[Hpn] Safe Haven For The Homeless

William Charles Tinker wtinker@metrocast.net
Thu, 10 Feb 2005 11:26:52 -0500


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 Safe Haven For The Homeless
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 Facility To Draw Clients Not Served By Traditional Shelters

 By WILLIAM WEIR
Courant Staff Writer

 February 10, 2005

 NEW HAVEN -- Public housing advocates have long struggled to find a way to 
help the "chronically homeless" - those who don't fit in with traditional 
shelters, often because of severe mental, physical or drug problems.

 Liberty Community Services, a nonprofit organization in New Haven, hopes to 
take a step toward addressing the needs of this group with the opening of 
the state's first "safe haven" housing later this month.

 The 33-unit apartment building on State Street, called Liberty Safe Haven, 
is designed to provide permanent homes for its residents. Liberty Community 
Services is holding a dedication ceremony for the project today.

 The housing facility is based on a model designed by the U.S. Department of 
Housing and Urban Development in the mid-1990s. Though this is Connecticut's 
first, there are several operating in the nation.

 Sarah Caldwell, executive director of Liberty Community Services, said the 
program will provide one-person units to people who have been homeless for 
more than a year or have been homeless on four or more occasions within the 
past three years. Many of these people have been unable to meet the more 
stringent criteria of traditional homeless shelters, such as curfews or 
participation in certain programs. Others have mental and physical problems 
that the shelters can't accommodate.

 "Those are wonderful for a certain group of individuals, but for a certain 
group, that doesn't work," she said.

 Like most everywhere else, advocates say, the homeless population has 
increased in the greater New Haven area in the past few years. The latest 
count is more than 3,000, of which about 250 are chronically homeless. 
According to the Connecticut Coalition to End Homelessness, up to 33,000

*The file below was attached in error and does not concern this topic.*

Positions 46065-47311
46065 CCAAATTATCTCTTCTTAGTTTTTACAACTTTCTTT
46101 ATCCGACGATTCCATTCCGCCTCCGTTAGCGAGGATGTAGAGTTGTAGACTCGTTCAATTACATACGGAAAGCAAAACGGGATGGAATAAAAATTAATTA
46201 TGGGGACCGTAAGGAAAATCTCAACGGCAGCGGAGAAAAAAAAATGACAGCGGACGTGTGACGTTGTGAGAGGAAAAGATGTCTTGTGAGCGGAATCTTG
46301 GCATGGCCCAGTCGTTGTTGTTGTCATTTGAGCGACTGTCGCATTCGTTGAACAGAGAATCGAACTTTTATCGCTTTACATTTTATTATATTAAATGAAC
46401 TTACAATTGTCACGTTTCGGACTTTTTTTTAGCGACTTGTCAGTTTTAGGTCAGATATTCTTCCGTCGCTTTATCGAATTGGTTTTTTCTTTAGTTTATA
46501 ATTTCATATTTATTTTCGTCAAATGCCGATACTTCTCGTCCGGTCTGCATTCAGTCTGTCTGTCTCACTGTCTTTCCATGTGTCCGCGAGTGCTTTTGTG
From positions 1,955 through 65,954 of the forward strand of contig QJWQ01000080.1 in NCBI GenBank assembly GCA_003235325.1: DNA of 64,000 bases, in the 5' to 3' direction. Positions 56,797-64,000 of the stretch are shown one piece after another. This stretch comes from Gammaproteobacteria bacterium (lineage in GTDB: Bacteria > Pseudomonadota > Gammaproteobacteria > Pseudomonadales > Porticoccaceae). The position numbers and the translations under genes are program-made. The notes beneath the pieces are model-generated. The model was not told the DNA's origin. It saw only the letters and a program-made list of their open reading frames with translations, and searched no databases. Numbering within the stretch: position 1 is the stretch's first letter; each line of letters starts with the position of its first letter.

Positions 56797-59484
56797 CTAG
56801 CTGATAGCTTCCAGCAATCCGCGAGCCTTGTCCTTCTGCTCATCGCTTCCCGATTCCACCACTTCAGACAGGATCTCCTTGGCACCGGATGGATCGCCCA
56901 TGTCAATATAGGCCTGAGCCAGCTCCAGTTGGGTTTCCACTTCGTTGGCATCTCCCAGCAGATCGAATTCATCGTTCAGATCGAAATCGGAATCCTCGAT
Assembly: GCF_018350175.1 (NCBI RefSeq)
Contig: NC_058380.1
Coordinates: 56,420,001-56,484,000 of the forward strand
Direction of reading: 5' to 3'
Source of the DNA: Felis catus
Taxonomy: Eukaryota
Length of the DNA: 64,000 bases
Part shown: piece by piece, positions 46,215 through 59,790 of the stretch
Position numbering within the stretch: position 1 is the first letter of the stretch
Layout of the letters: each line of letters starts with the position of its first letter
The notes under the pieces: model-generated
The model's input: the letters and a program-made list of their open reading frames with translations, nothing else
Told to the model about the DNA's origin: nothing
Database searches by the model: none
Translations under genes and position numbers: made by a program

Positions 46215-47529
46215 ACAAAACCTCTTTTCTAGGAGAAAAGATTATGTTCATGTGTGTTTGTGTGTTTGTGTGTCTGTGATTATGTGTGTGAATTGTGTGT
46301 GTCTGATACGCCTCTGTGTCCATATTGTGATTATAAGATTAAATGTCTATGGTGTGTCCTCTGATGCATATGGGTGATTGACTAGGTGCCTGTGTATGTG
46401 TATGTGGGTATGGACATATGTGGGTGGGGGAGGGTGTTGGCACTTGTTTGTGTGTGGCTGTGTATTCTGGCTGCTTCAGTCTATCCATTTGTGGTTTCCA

people in the state experience homelessness in a year.

 Liberty Community Services has received 110 referrals for the building.

 Alison Cunningham of the Columbus House, a homeless shelter in New Haven, 
said she's grateful for the extra help at a particularly tough time.

 "Every one of our case managers will be making referrals, as will every 
case manager in every agency in the city," she said. "We're thrilled to have 
additional units in the area."

 Liberty Safe Haven focuses on a "low-demand" philosophy. Residents speak 
with workers about what they want to accomplish while staying at the safe 
haven, and workers will help them achieve it.

 "It might be that they want to begin thinking about their health care," 
Caldwell said. "They've never had a regular doctor, so they may have a slew 
of health needs, having been on the street for a while. For another 
individual, it may be that they want to address an addiction issue."

 Residents will have a one-year renewable lease. Though the goal is to 
prepare residents to live on their own, there's no set time period. For some 
residents, it could be as short as a few months, while others could live in 
the building for several years.

 There will be at least two staff workers on site at all times. One of the 
programs will focus on helping the residents prepare their own meals. Open 
Door Alliance, a program of Liberty Community Services, will be in charge of 
the fourth-floor units, which will house homeless adults whose needs are 
less intensive than the building's other residents.

 Liberty Community Services has been planning the project since 1995. In 
that time, it has raised more than $10 million. Of that, $3.3 million came 
from HUD to cover the operational expenses for the next three years.

 Renovations of the 26,000-square-foot building, which was once a cigar 
factory, cost about $5 million. Caldwell said $1.2 million has been secured 
to cover the building's maintenance for the next 15 years.

 Advocates for the homeless say it's a group they have long struggled with 
placing. Often, traditional homeless shelters have proved intimidating or 
too structured for the chronically homeless.
>
 Mary McAtee, executive director of the Connecticut Coalition to End 
Homelessness, said Liberty Safe Haven could serve as a stepping stone for 
many residents to more traditional forms of housing.

 "It could make the difference for a person who has been on the street for a 
long time," she said. "There's a certain number of people who have very 
significant barriers to independent living. I do think the model in New 
Haven is going to make a significant difference in the lives of the people 
that they serve."

 Michael Stoops, acting executive director of the National Coalition for the 
Homeless in Washington, D.C., said there's no "hard science" on the 
effectiveness of this type of housing because it's relatively new. But 
there's anecdotal evidence that it's working, he said, getting "the 
hard-core homeless folks off the streets and into programs and, in some 
cases, independent living."

 "There needs to be a program like that in every community where they take 
people as they are and work with them," he said. "It's an important 
component to ending homelessness in any community."

 Copyright 2005, Hartford Courant


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